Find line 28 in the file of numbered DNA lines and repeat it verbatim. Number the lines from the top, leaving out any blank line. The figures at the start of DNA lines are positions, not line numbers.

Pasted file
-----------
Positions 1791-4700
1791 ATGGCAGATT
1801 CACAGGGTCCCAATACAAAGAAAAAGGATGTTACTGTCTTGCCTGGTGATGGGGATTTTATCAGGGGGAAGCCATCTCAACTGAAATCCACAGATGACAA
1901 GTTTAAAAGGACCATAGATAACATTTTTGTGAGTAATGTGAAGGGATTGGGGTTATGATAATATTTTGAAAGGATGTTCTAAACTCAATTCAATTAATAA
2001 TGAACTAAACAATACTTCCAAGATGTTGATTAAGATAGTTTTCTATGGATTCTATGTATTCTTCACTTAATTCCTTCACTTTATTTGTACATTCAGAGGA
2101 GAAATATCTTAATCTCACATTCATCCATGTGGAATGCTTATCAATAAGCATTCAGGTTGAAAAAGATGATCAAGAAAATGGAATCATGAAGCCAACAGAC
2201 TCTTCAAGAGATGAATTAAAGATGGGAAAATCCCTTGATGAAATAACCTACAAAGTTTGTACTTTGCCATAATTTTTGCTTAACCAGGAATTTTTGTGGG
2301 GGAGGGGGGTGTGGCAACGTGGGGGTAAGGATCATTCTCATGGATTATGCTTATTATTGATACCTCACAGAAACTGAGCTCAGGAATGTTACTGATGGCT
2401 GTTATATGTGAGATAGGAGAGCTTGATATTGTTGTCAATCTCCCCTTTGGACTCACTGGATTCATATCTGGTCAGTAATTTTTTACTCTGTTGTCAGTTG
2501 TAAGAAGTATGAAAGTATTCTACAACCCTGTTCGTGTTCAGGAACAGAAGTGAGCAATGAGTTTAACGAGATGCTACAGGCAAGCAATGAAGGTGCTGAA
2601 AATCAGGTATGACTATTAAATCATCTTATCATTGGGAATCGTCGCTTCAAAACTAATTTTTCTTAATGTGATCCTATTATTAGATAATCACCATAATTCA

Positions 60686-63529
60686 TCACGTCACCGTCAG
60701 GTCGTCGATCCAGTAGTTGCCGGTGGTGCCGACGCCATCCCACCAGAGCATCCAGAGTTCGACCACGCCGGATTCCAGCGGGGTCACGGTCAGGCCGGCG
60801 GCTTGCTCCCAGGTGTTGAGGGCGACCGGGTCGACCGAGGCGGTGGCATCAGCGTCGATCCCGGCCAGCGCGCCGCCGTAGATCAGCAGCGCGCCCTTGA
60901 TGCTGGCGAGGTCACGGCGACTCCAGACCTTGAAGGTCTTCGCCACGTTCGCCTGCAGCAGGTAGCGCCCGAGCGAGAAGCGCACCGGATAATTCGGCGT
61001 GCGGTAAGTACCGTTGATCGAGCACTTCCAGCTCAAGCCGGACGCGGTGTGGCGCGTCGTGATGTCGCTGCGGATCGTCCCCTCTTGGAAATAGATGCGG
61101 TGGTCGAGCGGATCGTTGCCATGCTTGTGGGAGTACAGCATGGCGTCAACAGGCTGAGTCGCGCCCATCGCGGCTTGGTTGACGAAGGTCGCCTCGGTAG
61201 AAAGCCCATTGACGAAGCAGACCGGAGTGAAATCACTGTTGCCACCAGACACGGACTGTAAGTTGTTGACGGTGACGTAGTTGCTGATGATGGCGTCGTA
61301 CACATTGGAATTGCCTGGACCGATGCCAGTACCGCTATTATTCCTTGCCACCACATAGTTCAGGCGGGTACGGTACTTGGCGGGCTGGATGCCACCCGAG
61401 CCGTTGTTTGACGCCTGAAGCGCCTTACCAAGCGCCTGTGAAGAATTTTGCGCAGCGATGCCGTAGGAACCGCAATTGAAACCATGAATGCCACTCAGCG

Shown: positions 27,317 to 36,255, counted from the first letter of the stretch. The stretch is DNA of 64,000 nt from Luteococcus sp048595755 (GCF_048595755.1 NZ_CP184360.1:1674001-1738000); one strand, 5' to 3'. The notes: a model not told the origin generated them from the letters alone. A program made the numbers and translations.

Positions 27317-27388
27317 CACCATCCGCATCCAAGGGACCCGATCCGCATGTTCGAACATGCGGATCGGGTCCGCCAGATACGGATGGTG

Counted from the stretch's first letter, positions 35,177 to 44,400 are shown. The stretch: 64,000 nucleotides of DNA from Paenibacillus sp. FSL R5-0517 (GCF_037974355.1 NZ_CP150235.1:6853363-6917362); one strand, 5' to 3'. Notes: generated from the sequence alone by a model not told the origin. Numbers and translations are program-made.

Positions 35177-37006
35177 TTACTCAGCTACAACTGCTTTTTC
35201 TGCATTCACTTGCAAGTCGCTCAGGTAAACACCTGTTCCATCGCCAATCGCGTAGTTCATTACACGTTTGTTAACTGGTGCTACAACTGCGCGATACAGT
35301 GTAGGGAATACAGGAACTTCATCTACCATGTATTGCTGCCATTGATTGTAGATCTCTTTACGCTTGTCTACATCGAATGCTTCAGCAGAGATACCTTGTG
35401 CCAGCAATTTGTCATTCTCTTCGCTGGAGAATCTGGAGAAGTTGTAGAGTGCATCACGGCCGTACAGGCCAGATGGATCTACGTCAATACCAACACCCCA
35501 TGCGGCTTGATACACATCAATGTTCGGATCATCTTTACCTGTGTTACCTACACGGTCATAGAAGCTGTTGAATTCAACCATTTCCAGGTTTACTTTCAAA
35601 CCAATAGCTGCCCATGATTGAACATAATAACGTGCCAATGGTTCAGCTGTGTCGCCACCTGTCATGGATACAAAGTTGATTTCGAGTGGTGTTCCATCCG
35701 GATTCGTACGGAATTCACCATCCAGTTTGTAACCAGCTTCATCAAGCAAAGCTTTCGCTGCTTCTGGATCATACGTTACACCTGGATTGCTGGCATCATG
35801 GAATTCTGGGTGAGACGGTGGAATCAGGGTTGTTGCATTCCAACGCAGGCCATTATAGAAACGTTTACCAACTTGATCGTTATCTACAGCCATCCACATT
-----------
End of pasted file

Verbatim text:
35201 TGCATTCACTTGCAAGTCGCTCAGGTAAACACCTGTTCCATCGCCAATCGCGTAGTTCATTACACGTTTGTTAACTGGTGCTACAACTGCGCGATACAGT